Five must read resources on impact investing, gender and racial equality

7 min readNov 16, 2020


SVX is hosting a three-part blog series to build engagement and understanding on key topics amongst active and interested impact investors in Canada, particularly individuals, families, foundations, and faith-based organizations. This series has been prepared alongside our annual All-in Impact Gathering.

This post includes five must read resources on impact investing through a gender and a racial lens. Please note that these are not the only resources available, and we cannot categorize them as the top resources, as there are so many individuals and organizations writing and thinking on this topic. But they are excellent sources of information that will give you a great overview of thinking on the intersection of impact investing and gender and racial equality from recognized and respected sources.

1. Gender-Lens Investing Strategies for 2019 by Emilie Cortes in Stanford Social Innovation Review

This article presents four strategies to ensure investments continuity in organizations, products, and services that benefit women, who over the last decades have proven to create stronger and more stable economies.

Key takeaways from this resource include:

  • Investment portfolios are adding fund pockets that are invested with gender lens as the primary criteria. For instance, Toniic’s T100 study of 100-percent impact portfolios performed found that it was the case for across 76 private portfolios and a value of about $38 million.
  • Impact investing is intersectional, and we must make sure that the growing investment focus on women does not leave behind women of color.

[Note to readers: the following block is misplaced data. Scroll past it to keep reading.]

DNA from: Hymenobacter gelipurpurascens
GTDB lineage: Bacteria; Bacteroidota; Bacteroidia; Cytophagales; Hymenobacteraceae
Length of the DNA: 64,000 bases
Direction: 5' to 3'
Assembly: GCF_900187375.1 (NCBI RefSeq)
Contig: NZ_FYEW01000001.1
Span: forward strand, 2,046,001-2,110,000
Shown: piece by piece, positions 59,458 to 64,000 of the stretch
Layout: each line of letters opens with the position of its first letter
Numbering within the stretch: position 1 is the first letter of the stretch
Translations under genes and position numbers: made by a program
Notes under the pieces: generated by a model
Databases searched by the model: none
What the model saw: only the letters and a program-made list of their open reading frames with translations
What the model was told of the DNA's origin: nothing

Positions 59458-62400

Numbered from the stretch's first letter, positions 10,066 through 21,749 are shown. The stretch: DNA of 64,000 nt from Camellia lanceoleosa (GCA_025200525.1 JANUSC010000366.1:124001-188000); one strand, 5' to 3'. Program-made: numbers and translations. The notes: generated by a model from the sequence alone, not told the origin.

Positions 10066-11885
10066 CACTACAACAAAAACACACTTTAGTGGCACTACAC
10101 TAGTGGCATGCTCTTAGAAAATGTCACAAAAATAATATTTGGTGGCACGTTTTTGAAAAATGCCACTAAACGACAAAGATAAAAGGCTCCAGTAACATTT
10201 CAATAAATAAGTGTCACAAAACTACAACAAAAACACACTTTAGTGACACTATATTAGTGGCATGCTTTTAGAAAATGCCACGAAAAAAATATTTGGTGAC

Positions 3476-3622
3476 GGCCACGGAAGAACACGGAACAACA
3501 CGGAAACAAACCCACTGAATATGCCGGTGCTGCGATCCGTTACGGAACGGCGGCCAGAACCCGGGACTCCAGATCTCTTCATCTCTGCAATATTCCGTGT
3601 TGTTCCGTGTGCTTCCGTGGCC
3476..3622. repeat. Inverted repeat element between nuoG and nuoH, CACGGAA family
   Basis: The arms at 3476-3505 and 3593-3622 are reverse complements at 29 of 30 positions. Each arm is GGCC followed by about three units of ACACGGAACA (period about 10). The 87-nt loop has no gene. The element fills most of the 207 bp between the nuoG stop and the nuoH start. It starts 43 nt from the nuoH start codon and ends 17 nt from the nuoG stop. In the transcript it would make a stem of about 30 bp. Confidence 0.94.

• Credit Suisse found that companies where women hold 25 percent of decision-making roles generate 4 percent higher cash flow than the overall MSCI All Country World Index. This infers that making gender a factor of your decision making and giving women a seat at the table both deliver better financial results and improve gender equality. It is recommended to use data and benchmarks to keep track of your journey including more women.
  • Investing in women is not a risk — it’s an enormous opportunity to make change and enhance the well-being of half of the global community.

2. How to Invest with a Gender Lens by Marigold Capital

This article from Marigold takes a look beyond just investing in women-owned businesses and board-level diversity, in an effort to encourage and accelerate more types of gender lens investing.

Key takeaways from this resource include:

  • Considering external aspects for investment decisions may ultimately lead us to address market conditions and decrease systemic biases better.
  • Three main questions can help visualize gender representation in a business value chain: how, why and with whom. Reviewing business processes (and not just outcomes) through a gender lens is critical to rethinking and reforming markets and correcting systemic biases.
  • There are several tools that can be leveraged to implement a gender lens investment approach, such as: using a gender balance in selection, documenting due diligence, designing simpler term sheets to better balance the power between funders and entrepreneurs, using impact metrics, etc.

3. Gender Lens Investing Case Study by the Global Impact Investing Network (GIIN)

Glenmede views gender lens investing as a strategy. This strategy enables investors to overlay rigorous financial analysis with gender characteristics in alignment with the client’s return objectives, such as increasing women’s access to capital.

Key takeaways from this resource include:

  • Glenmede’s approach to gender lens investing relies on three critical tools: first, weighing portfolios toward more socially aware and gender equitable companies while offering competitive financial returns, second, shareholder engagement in impact evaluation process, and finally, thought leadership like hosting an Investing in Women conference.
  • Gender lens investing aligned naturally with Glenmede’s history of supporting and promoting the influence of women in the firm. For instance, two of Glenmede’s four founders in 1956 were women. Furthermore, 50% of Glenmede’s employees are women, and more than one-third of our client-facing staff are women
  • Glenmede approaches gender lens investing in a 360-degree manner that seeks to increase gender equity not only within boards and senior management but also further women’s rights on a global scale.

4. An Investors’ Guide to Investing for Racial Equity by Kristin Hull at Nia Impact Capital.